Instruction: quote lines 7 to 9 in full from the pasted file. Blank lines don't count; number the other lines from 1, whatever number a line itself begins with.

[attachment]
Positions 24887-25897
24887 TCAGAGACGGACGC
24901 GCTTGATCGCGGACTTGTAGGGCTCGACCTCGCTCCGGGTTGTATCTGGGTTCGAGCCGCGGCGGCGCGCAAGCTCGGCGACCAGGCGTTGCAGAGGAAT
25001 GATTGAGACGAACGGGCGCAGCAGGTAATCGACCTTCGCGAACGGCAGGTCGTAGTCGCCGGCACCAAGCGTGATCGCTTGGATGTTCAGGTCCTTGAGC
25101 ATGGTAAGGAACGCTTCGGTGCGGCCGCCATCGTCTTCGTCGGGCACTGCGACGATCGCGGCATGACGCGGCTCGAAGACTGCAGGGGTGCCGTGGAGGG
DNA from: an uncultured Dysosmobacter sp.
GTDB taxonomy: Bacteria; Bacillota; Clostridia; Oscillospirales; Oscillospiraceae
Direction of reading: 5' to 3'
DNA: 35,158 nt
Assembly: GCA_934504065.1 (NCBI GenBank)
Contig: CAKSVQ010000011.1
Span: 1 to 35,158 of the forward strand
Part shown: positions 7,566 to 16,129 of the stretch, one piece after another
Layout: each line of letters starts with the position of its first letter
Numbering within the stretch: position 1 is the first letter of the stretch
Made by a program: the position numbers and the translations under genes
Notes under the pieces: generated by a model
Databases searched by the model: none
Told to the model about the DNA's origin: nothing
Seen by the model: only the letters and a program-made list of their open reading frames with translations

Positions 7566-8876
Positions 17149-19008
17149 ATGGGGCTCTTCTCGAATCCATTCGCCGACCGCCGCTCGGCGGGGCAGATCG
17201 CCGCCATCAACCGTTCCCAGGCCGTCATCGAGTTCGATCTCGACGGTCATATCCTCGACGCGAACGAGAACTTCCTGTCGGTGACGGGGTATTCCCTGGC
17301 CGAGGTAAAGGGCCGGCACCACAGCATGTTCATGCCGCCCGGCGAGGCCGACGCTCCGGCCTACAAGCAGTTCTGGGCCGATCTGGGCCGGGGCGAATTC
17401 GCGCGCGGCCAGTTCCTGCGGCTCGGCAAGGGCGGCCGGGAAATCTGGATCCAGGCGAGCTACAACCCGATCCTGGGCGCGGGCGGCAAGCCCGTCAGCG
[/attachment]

GTDB taxonomy: Bacteria; Bacillota; Clostridia; Oscillospirales; Oscillospiraceae
Direction of reading: 5' to 3'
DNA: 35,158 nt